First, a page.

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Seneca Supervisors ready to push back against costly measures

Supervisors push through a 4+ hour set of committee meetings in Seneca County.

A number of state issues were on committee meeting agendas Tuesday in Seneca County.

One of those items was the Shared Services Act, which made its way into the Government Ops Committee meeting.

This wasn’t the first time that the matter came up for debate, but for some of the supervisors — particularly the Chairwoman of that committee — it’s appearance was offensive.

“If you want to take a stand this might be the night to do it,” said Fayette Supervisor Cindy Lorenzetti.

Lorenzetti chairs the Government Ops Committee, which is the committee tasked with looking at the Shared Services Panel. An entity mandated by Gov. Andrew Cuomo for each county to establish.

The goal of this panel will be to look at ways to share services between villages, towns and other districts.

“The County already shares services,” Junius Supervisor Greg Wadhams added during a fiery debate over the logistics of executing the panel.

The Governor’s proposal, which was bundled into the passed New York State budget forces counties to form these “panel’s,” which are to be led by a County Manager or Administrator.

The plans are then due by August 1st, which will then be considered by the entire panel.

The panel consists of Town Supervisors, Mayors, and other ‘Chief Executive Officers’ within the county. At-large supervisors — like those serving in Waterloo and Seneca Falls would be excluded.

“The Pam Helmings and [other state legislators] need to step up,” continued Wadhams. His sentiment was shared by those in attendance, who felt that this was just another example of an unfair mandate being pushed down from Albany.

“I took an oath, it carries the weigh of New York State Law,” responded County Manager John Sheppard — who through the board’s insubordination with Gov. Cuomo’s new standard — is put in an incredibly difficult position.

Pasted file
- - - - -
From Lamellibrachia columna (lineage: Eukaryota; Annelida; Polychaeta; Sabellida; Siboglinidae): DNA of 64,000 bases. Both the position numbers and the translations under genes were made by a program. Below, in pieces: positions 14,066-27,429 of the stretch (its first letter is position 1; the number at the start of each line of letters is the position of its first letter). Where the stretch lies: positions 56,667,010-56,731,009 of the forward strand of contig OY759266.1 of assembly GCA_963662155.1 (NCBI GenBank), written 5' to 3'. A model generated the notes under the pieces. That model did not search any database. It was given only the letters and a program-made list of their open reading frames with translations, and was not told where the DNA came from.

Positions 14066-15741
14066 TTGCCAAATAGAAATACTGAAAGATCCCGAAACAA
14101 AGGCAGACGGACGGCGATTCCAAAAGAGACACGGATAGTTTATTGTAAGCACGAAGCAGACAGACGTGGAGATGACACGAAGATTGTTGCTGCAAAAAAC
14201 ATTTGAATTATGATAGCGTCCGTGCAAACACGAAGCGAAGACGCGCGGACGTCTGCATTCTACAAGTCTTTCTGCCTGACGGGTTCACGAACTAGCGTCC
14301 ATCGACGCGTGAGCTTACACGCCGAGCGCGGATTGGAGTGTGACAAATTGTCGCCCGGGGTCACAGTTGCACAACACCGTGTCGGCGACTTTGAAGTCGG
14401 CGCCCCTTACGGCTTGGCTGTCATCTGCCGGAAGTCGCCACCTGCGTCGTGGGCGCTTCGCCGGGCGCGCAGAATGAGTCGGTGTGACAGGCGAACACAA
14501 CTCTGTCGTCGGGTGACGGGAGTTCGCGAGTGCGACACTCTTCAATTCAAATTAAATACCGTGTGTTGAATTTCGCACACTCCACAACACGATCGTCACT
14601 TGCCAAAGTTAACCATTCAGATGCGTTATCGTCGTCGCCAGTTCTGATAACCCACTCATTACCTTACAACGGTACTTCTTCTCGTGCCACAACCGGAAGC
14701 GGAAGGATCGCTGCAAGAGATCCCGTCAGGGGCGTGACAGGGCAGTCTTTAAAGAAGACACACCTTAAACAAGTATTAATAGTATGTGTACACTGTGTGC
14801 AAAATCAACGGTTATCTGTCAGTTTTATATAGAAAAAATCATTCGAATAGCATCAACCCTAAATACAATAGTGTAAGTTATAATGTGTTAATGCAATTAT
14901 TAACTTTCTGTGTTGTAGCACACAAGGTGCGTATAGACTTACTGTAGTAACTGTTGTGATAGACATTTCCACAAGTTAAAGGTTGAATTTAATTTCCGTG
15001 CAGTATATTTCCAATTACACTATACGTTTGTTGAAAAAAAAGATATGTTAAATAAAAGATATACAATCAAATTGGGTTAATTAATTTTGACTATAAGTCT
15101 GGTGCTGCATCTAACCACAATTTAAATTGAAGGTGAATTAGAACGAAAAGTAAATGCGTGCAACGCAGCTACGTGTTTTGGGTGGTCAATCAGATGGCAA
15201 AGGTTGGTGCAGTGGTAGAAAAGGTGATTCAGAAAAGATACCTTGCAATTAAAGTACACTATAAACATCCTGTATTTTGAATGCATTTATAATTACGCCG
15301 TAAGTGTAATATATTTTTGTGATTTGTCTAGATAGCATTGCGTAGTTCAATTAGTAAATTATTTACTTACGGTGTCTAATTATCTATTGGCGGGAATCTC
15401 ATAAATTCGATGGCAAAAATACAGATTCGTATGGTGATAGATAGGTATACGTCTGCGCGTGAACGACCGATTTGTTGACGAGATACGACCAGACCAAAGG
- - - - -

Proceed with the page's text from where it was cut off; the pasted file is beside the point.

Sheppard said that while he is ‘no fan’ of the measure, he is required to move through the process of holding three public hearings, and hosting informational sessions with those supervisors and leaders who choose to participate.

Those who decide against participating will be required to put that in writing. Not only will they have to announce their position publicly — but they will also have to defend it in writing for public record.

If a plan is not passed in 2017 — the panel will be required to try again in 2016, under the current guidelines.

At last month’s regularly scheduled meeting, the supervisors considered a motion to allow the County Manager to move funds from this year’s budget to address a shortfall, which would exist from executing the Shared Services Act.

A variety of costs were connected to it. None of those costs were going to be refunded by the state.

However, when the board could not get a two-thirds majority on the Rule 29, which would have brought Sheppard’s motion up for a vote — movement on the Shared Services Act were halted.

Or at least that’s what a couple supervisors thought.

As the County Manager and County Attorney pointed out though, the Shared Services Act is anything but optional — and that failed attempt to fund the process was nothing near a “formal end” to the process.

Now, Seneca County will move forward — not knowing what the consequences will be in the long-term if they do not comply or pass a shared services plan.

The supervisors did learn a thing or two about the potential cost of some added measures that were wrapped into the state budget.

Raise the Age — a controversial measure, which will create a special court within the family court branch for 16- and 17-year-old non-violent offenders will serve a benefit, according to some.

It will also come with a significant cost.

Division of Human Services Commissioner Charles Schillaci outlined a series of expenses that will be passed onto the County after passage of ‘Raise the Age’.

He said that while the state claims counties will be reimbursed for their expenses, it will take some leg work for counties to actually receive those funds.

“Counties must be tax cap compliant,” he explained. “They also have to show financial hardship to even be considered for reimbursement.”

If either of those standards are not achieved — then funding Raise the Age will be on the backs of the county.

There will be other costs associated with it, too. “We’ll likely need another judge here in Seneca County for family court,” Schillaci added.

It’s something that could cost the county hundreds-of-thousands annually.

Like both of these matters though, time will tell just how much they will cost the county and taxpayers. With more than 60 percent of the annual budget going to unfunded mandates — it appears that this year’s budget has only increased the burden on counties.

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